Side dressing crops with manure should be avoided or if this practice is undertaken, only
well-composted or well-aged manure should be applied. Cross contamination from livestock
areas via farm equipment can be reduced by cleaning tractors prior to entering produce fields and
keeping animals, including poultry, pets, and wildlife (as much as possible) from roaming in
crop areas.

        During production, irrigation methods and water quality can either contribute to or
minimize contamination risk. Irrigation water, municipal water, well water and surface water all
need to be tested for microbial water quality. Water tests need to be evaluated and water sources
filtered or chemically treated if necessary.

         Throughout production, harvesting and post-harvest-handling, farm worker health and
hygiene must be supported via convenient, clean, and well-maintained toilet and hand washing
facilities. Farm worker training should emphasize the relationship between food safety and
personal hygiene. Farm workers, who are sick, should not be assigned to duties that require
direct contact with produce.

        Minimizing food safety risks during harvest and post-harvest-handling include assuring
clean and sanitary storage facilities, packing containers, harvesting and packing machinery,
transportation vehicles and in general all surfaces that come in contact with produce. Wash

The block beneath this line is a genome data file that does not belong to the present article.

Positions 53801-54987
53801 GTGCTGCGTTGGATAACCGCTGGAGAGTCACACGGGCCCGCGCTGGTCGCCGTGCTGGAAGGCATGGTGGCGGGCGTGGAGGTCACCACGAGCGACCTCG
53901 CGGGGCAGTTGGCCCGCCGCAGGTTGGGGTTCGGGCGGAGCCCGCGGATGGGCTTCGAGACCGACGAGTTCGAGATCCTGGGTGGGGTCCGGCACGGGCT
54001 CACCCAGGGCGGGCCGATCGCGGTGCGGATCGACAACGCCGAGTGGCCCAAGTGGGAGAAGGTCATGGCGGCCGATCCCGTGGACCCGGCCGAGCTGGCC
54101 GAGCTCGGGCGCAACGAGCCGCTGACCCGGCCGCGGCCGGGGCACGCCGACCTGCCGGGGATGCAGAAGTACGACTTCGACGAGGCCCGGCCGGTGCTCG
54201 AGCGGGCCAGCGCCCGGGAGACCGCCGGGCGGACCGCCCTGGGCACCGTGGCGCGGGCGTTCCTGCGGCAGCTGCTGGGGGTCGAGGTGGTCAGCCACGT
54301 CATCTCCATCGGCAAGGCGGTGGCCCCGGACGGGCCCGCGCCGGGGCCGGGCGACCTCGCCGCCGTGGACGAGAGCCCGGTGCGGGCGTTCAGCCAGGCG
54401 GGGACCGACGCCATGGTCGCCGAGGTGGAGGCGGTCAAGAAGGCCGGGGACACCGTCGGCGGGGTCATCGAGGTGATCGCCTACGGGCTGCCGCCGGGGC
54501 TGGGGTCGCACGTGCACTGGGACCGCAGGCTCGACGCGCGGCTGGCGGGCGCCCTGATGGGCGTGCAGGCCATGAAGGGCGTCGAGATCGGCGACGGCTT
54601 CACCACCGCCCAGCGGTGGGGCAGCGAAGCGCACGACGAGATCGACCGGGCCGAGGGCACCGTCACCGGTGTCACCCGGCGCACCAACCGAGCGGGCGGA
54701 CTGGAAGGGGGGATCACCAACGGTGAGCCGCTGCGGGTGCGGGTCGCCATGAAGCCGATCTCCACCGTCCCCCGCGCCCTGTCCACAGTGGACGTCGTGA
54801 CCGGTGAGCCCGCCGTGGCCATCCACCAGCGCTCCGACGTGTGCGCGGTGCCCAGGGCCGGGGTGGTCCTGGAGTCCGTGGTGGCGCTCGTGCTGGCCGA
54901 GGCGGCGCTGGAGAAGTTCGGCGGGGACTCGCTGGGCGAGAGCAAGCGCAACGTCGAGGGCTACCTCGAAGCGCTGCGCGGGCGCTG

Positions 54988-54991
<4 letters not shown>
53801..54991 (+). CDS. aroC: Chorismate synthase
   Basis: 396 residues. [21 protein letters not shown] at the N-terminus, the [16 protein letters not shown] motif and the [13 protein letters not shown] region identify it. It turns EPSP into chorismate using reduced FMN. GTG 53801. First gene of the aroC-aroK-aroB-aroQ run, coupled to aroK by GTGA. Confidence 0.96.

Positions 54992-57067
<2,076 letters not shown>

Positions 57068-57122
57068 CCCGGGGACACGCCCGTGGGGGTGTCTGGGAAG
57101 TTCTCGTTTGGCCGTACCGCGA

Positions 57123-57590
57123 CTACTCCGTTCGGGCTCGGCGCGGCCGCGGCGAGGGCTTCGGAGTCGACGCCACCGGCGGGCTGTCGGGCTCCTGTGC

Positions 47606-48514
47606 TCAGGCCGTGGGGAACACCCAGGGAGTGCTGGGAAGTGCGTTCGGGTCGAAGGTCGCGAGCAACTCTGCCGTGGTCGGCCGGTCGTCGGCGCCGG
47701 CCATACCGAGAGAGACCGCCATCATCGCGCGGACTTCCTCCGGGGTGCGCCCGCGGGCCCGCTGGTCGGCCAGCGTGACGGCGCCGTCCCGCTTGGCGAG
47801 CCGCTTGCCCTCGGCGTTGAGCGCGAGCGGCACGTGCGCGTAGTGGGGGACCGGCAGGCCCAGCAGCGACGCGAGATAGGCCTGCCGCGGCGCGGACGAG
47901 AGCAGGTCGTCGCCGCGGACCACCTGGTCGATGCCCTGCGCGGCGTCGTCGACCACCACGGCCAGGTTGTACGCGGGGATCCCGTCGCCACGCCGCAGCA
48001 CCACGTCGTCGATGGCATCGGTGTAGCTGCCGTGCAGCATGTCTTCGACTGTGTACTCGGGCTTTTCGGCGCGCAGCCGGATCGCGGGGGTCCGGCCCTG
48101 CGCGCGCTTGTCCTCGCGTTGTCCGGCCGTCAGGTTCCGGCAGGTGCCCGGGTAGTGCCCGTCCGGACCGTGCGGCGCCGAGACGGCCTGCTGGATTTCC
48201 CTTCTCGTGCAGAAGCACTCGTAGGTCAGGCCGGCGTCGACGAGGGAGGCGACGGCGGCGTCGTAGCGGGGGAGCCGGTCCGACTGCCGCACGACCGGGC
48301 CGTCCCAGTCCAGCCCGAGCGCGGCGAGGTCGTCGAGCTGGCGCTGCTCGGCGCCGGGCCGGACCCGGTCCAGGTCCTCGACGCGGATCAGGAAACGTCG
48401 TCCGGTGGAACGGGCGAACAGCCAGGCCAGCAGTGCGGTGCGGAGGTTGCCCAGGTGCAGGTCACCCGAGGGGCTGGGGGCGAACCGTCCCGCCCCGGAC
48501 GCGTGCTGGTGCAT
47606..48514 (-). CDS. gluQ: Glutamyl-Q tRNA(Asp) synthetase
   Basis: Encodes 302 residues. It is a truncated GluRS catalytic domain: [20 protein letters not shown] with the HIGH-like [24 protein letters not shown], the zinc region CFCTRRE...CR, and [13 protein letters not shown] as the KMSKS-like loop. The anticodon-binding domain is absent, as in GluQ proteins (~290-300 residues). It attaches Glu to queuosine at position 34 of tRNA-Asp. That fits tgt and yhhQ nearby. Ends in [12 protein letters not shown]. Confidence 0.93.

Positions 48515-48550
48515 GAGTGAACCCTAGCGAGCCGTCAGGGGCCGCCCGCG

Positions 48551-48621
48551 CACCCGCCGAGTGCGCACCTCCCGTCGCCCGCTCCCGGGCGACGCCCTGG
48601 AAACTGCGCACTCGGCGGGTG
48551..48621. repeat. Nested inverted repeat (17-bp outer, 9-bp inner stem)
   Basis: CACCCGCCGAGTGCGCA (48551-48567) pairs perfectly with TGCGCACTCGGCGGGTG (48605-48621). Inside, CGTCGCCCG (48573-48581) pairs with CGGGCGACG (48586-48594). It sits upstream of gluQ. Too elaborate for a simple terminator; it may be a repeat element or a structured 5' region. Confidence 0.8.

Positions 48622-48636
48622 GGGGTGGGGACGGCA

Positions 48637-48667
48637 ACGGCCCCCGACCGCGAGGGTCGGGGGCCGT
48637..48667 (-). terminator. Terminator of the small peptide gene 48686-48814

water quality must also be evaluated to minimize the spread of pathogens to the produce. Never
use re-circulated water to wash produce because it can inoculate the product with pathogens
removed from previously washed produce.

        Food safety risks and strategies to minimize contamination exist from farm to table and at
each stage responsible food safety practices need to be implemented. For Farmer’s Market
vendors to truly be successful, food safety practices have to be utilized at all times.


Written by: Carolyn Benepe, MS student, and Pat Kendall, PhD, RD, Department of Food Science and
Human Nutrition, Colorado State University Cooperative Extension, 2001.

References for further information:
1) Food Safety Begins on the Farm: A Grower’s Guide, Anusuya Rangarajan,
Elizabeth A. Bihn, Robert B. Gravani, Donna L. Scott, and Marvin P. Pitts, 2000.
2) Guide to Minimize Microbial Food Safety Hazards for Fresh Fruits and Vegetables,
U.S. FDA, Center for Food Safety and Applied Nutrition (CFSAN), Oct. 1998
http://www.fda.gov/